Union representing Illinois state nurses has a history of prioritizing union jobs at all costs

Mailee Smith

Senior Director of Labor Policy and Staff Attorney

Mailee Smith
April 28, 2017

Union representing Illinois state nurses has a history of prioritizing union jobs at all costs

Privatizing some medical services provided to inmates in the Illinois Department of Corrections could potentially save the state $8 million a year. But the Illinois Nurses Association has a history of doing all it can to keep taxpayers on the hook for that money – and for union jobs that might not even be necessary.

In March 2017, Gov. Bruce Rauner informed 124 nurses in the Illinois Department of Corrections that their jobs were being privatized, or subcontracted. Now the governor has rescinded those layoffs (and the privatization of the positions) while the administration negotiates a new contract with the nurses’ union.

But while headlines focus on the short-term news on the layoffs, the real issue is the union’s refusal to accept a reasonable contract.

The Illinois Nurses Association represents nurses in the Illinois Department of Corrections, or IDOC. Unlike 20 other government worker unions that have ratified contracts with the state, INA has refused to accept a contract offer from the governor.

The point of highest contention: subcontracting medical services provided to the inmates in IDOC. INA doesn’t want to subcontract any work because it might mean fewer union jobs.

When INA didn’t get the restrictions on subcontracting it wanted through negotiations, the union switched course. Rather than working under the construct of the state’s collective bargaining laws, it started lobbying to change those laws.

In other words, INA attempted a legislative end run around the state’s collective bargaining laws. And that scheme is all about preserving union jobs – even if those jobs are no longer necessary.

INA tries to sidestep negotiations when it doesn’t get its way

In contract negotiations with the state, INA pushed for restrictions on subcontracting. When it failed to obtain those restrictions through negotiations, it decided to go around contract negotiations by changing state law.

Sitting on Rauner’s desk is Senate Bill 19 – an INA-backed bill that restricts the state from subcontracting certain health services if it would result in fewer medical workers in IDOC than were present as of Jan. 1, 2016. The bill applies even if the number of inmates drops significantly and the workers are no longer needed.

It is nearly identical to a bill INA pushed last year – House Bill 5104 – with a very significant exception: It goes even further. It still restricts subcontracting, but it also includes an incredibly broad provision prohibiting the state from ever decreasing the number of medical or health services workers in IDOC below the number of those employed as of Jan. 1, 2016 – without any reference subcontracting.

This means the state can never decrease the number of medical workers in IDOC below the numbers employed on Jan. 1, 2016, for any reason. And again, this will be true even if the prison population declines and those workers are no longer needed.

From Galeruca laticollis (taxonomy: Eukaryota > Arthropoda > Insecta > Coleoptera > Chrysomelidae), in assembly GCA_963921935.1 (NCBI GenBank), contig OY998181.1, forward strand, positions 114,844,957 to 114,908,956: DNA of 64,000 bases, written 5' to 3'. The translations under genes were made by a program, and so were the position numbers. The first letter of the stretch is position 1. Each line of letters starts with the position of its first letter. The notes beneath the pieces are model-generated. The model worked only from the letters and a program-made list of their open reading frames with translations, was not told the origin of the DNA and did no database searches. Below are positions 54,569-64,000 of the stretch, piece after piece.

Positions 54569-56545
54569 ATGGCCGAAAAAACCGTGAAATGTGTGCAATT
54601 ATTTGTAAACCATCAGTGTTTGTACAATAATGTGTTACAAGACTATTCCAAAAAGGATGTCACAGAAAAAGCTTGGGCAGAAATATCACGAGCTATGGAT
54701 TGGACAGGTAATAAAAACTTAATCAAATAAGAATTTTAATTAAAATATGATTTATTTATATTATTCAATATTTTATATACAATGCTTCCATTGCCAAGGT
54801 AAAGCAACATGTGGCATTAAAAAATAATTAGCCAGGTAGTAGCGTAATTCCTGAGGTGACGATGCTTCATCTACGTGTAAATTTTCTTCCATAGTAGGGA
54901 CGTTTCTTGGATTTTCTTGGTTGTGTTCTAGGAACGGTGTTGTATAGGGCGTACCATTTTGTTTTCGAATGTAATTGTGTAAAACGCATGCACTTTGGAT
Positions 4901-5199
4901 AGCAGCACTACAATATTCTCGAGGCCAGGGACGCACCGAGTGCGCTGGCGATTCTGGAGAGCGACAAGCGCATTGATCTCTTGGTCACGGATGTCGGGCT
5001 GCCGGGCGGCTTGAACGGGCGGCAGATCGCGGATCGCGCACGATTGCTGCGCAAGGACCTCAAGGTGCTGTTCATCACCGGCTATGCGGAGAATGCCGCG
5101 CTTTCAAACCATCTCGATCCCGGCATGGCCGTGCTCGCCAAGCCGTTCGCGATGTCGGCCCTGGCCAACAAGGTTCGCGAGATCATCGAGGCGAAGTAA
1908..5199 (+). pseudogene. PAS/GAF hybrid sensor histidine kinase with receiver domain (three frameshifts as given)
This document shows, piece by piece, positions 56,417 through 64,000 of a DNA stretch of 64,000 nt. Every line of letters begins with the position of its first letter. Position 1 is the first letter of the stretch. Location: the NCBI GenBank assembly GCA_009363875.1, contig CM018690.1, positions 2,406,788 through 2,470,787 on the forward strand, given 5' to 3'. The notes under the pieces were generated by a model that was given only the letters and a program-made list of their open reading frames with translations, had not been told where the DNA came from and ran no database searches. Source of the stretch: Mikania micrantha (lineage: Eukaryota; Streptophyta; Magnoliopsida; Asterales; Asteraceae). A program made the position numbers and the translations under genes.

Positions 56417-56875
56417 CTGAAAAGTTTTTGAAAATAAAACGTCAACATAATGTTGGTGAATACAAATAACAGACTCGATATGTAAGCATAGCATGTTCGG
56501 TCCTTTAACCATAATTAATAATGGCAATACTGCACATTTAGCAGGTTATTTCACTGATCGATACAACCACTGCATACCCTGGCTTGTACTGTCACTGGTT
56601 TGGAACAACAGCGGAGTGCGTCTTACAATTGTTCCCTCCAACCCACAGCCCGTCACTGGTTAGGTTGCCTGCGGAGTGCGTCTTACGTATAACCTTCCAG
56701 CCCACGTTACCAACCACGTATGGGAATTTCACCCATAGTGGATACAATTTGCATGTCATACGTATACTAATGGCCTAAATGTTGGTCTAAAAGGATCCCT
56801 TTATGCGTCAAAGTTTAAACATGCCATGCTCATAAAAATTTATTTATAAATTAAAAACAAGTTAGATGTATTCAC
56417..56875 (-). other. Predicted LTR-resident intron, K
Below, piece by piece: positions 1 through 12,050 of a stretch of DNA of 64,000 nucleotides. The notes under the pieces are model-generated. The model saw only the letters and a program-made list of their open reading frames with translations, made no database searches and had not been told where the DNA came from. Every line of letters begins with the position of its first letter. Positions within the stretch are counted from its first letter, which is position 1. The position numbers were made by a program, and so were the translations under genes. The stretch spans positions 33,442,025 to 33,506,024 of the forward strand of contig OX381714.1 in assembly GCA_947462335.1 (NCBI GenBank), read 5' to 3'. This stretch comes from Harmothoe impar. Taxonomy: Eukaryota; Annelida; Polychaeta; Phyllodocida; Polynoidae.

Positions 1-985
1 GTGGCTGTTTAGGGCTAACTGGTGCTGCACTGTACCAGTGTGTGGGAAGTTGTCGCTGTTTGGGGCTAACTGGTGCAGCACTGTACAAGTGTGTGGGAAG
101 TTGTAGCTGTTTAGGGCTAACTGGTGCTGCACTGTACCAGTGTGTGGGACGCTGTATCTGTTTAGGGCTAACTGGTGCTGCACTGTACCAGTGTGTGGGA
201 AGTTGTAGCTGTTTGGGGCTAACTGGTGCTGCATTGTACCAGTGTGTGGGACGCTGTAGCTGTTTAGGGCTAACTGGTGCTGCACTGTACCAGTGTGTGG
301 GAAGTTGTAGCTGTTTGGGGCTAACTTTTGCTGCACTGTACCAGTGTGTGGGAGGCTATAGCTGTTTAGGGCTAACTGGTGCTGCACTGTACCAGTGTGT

INA’s legislative attempts are all about saving union jobs

INA’s motive is clear: It wants to preserve union jobs. At a House committee meeting on SB 19, INA’s representative stated, “We want to guarantee these nurses keep their jobs.”

Further evidence that HB 5104 – and subsequently SB 19 – are nothing more than union job preservation is found in an unfair labor practice charge the state filed against INA in 2016.

After almost a year of contract negotiations, the state and INA had entered into a tentative agreement March 2, 2016. Based on labor law obligations, INA’s representatives were expected to then go back to INA members and advocate ratification of the tentative agreement.

But the state alleged in its charge that INA representatives’ subsequent actions show that, despite engaging the state in monthslong negotiations, those representatives never intended to recommend that members ratify the resulting agreement – which could be considered an act of bad faith and an unfair labor practice under Illinois labor law.

This is where INA’s legislative efforts come in. The state’s charge against INA claimed that an INA representative lobbied for a provision in HB 5104 after INA negotiators had reached the tentative agreement with the state. INA wanted a provision that would prohibit the state from subcontracting work for nurses at IDOC.

According to the state’s charge, the state and INA had already discussed the issue of subcontracting in contract negotiations. When INA did not achieve its goal through negotiations, it made an end run around the bargaining process and went to the General Assembly to get what it wanted.

INA’s history sheds light on its legislative attempts today. It is so determined to save union jobs – at taxpayer expense – that it allegedly undermined a tentative agreement its own representatives had negotiated.

Rauner should veto SB 19 – and put an end to INA’s subversive tactics.

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